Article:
DBS pegs Q1 current account deficit at 4% of GDP

PTI Mumbai | Updated on March 12, 2018

The current account deficit may have widened to 4 per cent of GDP in the first quarter due to a surge in gold imports and a deteriorating trade gap.

“Our estimates for a shortfall in the current account of about $23 billion are close to 4 per cent of the gross domestic product. The reasons for the same are two — a sharp jump in gold imports and deterioration in the trade balance,” a report by DBS Bank said.

The RBI will release the June quarter current account deficit tomorrow. The Government aims to contain the current account deficit to 3.7 per cent of GDP for the entire fiscal.

Meanwhile, a Finance Ministry official said: “Moderation in exports is likely to have pushed India’s current account deficit for the first quarter of FY 2014 fiscal to about 5 per cent of Gross Domestic Product (GDP) against 3.9 per cent in April-June 2012.”

Exports, trade deficit

For the April-June quarter this fiscal, exports were down 1.41 per cent to $72.45 billion. However, imports during the period were up 5.99 per cent to $122.6 billion.

DBS said that the trade deficit rose 10 per cent to $51 billion during the April-June quarter, signalling a wider CAD, despite an anticipated pick-up in service receipts.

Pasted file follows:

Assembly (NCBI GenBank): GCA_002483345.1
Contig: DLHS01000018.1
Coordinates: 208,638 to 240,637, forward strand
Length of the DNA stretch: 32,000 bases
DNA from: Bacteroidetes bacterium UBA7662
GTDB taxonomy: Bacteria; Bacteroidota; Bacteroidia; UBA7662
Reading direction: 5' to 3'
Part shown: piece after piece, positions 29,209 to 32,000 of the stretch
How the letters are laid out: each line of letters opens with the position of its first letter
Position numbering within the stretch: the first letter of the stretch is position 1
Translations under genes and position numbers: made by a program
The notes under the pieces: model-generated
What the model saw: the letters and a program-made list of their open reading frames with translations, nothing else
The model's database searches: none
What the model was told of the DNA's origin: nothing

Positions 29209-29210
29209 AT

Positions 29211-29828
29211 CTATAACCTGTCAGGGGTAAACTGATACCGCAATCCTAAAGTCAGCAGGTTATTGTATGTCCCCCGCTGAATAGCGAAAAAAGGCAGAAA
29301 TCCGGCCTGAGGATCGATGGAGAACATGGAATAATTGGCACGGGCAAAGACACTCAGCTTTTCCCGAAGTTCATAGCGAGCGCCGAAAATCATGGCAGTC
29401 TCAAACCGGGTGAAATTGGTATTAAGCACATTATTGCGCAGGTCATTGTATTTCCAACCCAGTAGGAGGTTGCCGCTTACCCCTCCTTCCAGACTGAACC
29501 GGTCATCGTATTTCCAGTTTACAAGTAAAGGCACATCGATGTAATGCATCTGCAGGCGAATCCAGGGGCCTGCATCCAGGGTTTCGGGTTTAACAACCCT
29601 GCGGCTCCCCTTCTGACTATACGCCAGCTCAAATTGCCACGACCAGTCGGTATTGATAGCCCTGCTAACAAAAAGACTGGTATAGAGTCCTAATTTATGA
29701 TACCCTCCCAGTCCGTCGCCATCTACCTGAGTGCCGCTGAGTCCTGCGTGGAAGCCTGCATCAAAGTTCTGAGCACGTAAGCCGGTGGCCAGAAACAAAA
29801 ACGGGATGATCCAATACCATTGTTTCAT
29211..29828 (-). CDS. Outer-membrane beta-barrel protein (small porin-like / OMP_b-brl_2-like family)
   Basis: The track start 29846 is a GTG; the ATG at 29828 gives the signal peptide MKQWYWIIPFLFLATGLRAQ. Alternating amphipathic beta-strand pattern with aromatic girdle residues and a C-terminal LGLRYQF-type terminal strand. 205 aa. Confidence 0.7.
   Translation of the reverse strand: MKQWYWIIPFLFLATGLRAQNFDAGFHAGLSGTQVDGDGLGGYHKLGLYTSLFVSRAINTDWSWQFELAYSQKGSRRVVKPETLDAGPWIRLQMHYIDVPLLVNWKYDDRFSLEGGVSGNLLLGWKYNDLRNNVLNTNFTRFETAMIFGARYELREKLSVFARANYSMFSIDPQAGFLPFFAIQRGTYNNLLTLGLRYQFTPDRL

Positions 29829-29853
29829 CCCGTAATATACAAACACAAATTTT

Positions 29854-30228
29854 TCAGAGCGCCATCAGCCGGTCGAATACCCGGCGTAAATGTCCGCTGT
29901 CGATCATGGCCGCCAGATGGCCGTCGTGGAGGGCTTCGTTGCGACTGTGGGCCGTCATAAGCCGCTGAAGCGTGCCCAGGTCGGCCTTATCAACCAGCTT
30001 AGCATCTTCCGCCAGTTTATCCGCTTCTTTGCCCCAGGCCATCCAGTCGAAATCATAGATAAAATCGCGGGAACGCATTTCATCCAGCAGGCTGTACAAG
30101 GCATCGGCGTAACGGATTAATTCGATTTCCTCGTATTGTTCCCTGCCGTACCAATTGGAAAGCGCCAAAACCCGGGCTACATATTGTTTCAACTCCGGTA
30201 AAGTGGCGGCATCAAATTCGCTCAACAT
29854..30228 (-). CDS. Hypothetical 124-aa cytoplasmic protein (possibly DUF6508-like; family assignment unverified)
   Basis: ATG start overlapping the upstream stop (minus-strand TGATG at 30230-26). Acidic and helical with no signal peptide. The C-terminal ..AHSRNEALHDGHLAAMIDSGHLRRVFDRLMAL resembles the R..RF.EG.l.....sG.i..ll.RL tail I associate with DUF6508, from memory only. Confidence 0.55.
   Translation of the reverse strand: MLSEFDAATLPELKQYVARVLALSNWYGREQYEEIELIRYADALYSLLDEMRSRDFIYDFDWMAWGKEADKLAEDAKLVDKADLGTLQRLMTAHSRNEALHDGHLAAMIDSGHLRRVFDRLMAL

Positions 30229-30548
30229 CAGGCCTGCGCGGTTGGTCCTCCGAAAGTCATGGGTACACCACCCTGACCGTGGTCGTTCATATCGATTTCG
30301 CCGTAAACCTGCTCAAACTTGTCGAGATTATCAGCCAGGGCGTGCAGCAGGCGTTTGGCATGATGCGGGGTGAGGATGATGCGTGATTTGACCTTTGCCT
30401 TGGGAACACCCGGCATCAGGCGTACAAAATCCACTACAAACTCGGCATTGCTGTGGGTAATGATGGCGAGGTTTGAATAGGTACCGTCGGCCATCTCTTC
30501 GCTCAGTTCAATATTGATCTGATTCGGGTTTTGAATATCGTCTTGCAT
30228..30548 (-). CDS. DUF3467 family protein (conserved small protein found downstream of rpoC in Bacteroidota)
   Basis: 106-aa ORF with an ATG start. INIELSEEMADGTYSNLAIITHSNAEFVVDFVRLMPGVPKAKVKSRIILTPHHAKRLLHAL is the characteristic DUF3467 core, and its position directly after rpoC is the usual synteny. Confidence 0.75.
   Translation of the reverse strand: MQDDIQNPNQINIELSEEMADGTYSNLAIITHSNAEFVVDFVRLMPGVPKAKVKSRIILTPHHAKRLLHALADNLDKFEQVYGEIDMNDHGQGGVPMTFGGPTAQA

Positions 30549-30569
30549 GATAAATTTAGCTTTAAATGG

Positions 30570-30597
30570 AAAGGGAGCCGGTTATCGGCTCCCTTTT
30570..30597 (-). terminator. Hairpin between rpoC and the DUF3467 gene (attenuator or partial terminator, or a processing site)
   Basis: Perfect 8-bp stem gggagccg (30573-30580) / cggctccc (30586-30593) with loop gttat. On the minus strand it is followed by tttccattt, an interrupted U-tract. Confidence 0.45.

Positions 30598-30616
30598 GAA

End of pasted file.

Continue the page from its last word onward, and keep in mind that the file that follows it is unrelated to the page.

Trade deficit has been fuelled by high import of gold and crude oil, contributing to the widening CAD, which touched an all-time high of 4.8 per cent of GDP or $88.2 billion in FY 2013.

Capital outflows

The DBS report said the country’s financing ability was eroded due to significant outflow from the equity and debt markets since late-May caused by the fear of rollback of monthly asset purchases by the US Federal Reserve.

“The FII equity inflows maintained strength in April-May before witnessing modest outflows in June. The debt counterpart, however, fared poorly as the scale of June 13 outflows reversed the inflows seen in the prior eight months,” the report said.

The country, on a net basis, registered outflows during the quarter, the DBS Bank report said.

Offshore borrowings during the June quarter slowed significantly and are likely to be affected by rupee depreciation and financial uncertainties, the report said.

The rupee depreciated nearly 9.5 per cent in the April-June quarter as FIIs pulled out money on concerns over early withdrawal of easy money policy by the US Fed.

Published on September 29, 2013

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